The project was eventually scrapped as it was felt that the public would not respond favorably to the U.S. dropping a nuclear bomb on the moon. United States: “Hey Soviet Union, don’t worry about that intercontinental missile we just fired that has a nuclear warhead attached. The Story of the Tsar Bomba. The Tsar Bomba, or “Big Ivan” as the Soviets nicknamed it, is the single most powerful man-made explosive device in human history. But why was such a device even made? Well, for similar reasons as to why the U.S. once thought it would be fun to nuke the moon- basically, the bomb was little more than Russia demonstrating its military might and ingenuity; it was simply too massive to be easily deployed in regular warfare, particularly nearly impossible for the Soviets to effectively deploy against the U.S.
The bomb itself was so powerful that the survival rate for the pilot and crew aboard the plane that dropped it was estimated at 50%, and they were 10 km (about six miles) in the sky and 45 km (28 miles) away when the parachuted bomb detonated at an elevation of about 4 km (2.5 miles). And this is after they reduced the total yield of the bomb by half. So surely such a device was tens of months, if not years in the making, no? If you liked this article, you might also enjoy: Bonus Facts: Please Spy On Us: Poll Finds Public Support For 'Snooping' Plans Despite NSA Prism Scandal. A majority of Britons support the government's controversial 'snooping' proposals - despite the growing NSA/Prism data-sharing scandal, an exclusive poll for The Huffington Post UK reveals. And more than four in 10 people think the security services should be able to break data laws in order to prevent terrorism.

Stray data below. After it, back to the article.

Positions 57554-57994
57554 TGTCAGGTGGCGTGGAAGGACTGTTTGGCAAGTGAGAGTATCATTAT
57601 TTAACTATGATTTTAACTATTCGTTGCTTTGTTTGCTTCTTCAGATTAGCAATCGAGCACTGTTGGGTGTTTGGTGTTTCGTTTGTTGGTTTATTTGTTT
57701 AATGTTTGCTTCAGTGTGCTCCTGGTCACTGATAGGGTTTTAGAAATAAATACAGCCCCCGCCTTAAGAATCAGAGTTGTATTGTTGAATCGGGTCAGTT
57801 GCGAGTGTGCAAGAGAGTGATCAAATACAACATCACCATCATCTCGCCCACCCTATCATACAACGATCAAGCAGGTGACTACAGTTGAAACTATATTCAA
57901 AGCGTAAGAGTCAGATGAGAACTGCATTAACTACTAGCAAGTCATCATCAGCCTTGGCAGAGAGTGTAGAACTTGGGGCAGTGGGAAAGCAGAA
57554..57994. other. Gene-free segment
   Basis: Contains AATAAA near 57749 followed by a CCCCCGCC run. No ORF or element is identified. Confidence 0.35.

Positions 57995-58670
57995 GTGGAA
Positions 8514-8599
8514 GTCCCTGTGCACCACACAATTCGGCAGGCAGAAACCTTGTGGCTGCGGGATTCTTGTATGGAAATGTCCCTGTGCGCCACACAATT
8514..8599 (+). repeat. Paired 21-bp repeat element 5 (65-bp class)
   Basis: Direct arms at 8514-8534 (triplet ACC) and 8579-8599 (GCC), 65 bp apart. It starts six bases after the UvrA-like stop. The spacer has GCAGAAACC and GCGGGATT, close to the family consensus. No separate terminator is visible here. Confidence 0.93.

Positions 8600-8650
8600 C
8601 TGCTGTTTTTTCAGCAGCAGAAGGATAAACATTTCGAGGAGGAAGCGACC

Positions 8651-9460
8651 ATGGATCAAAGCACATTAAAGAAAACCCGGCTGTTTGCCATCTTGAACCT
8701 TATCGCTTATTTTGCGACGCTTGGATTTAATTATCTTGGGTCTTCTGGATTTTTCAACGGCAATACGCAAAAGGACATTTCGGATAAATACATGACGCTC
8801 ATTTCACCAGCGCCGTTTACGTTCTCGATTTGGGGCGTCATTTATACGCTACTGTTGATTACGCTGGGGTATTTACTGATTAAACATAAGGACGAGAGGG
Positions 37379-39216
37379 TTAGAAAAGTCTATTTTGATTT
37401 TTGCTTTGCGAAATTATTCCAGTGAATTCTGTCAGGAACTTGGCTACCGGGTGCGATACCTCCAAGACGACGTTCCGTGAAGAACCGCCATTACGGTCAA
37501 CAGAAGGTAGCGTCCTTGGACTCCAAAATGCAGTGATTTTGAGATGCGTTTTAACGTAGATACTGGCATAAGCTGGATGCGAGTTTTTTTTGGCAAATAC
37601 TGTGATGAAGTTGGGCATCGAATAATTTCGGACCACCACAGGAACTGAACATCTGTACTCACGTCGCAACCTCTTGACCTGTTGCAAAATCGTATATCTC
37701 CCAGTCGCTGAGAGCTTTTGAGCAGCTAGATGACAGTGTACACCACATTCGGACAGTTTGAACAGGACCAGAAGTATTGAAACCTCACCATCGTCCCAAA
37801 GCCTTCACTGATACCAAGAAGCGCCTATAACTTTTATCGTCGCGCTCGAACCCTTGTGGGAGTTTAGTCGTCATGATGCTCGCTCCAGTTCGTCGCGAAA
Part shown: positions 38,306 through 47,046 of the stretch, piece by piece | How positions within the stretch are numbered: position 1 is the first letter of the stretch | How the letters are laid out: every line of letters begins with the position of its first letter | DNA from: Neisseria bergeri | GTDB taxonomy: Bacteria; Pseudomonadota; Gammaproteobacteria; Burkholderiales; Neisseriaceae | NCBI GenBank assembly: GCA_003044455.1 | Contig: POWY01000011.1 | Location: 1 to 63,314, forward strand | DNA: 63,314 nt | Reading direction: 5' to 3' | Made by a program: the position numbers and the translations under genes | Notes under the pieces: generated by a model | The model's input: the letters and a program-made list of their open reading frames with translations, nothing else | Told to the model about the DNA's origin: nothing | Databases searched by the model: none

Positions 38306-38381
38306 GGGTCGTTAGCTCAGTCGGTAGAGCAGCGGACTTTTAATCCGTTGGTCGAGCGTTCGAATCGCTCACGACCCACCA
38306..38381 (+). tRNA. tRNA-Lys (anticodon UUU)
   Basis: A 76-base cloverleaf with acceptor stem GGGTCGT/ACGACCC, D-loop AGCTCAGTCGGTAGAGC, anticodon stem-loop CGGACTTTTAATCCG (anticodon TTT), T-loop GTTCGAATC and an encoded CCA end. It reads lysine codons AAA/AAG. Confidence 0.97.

The first major survey carried out since the leaking of details of the US Prism surveillance programme found that 51% of voters either backed the coalition's draft Communications Data Bill, or thought it did not go far enough. The Bill would allow the security services access to mobile phone and internet records. Civil liberties campaigners had hoped the ongoing data-mining revelations involving Google, Apple and Facebook would serve as a "wake-up call" on the plans.
But just 38% of people polled agreed that the Bill "goes too far" and "undermines our privacy". Four in 10 people would be happy if GCHQ broke the law But 46% would be happy with such a measure, the YouGov poll found. Girl fakes kidnapping for iPad. A 12-year-old girl from Abu Dhabi, UAE calls her father and claims that she has been kidnapped, the kidnappers want iPad as a ransom. The father in shock contacted the police immediately after the girl’s call which took the case in its hands. The father tried to call the girl a number of times but found her cell switched off. “I tried her number but she was out of range. She later called and told me she had been kidnapped and her abductors would set her free only if I got them an iPad. I informed the police who saw through her game plan.’’ Khaleej Times reports that a team of police officers, after investigation concluded that the girl faked about her kidnapping in order to get new iPad. “On investigating, the policemen managed to locate the child at a shopping mall in Abu Dhabi.”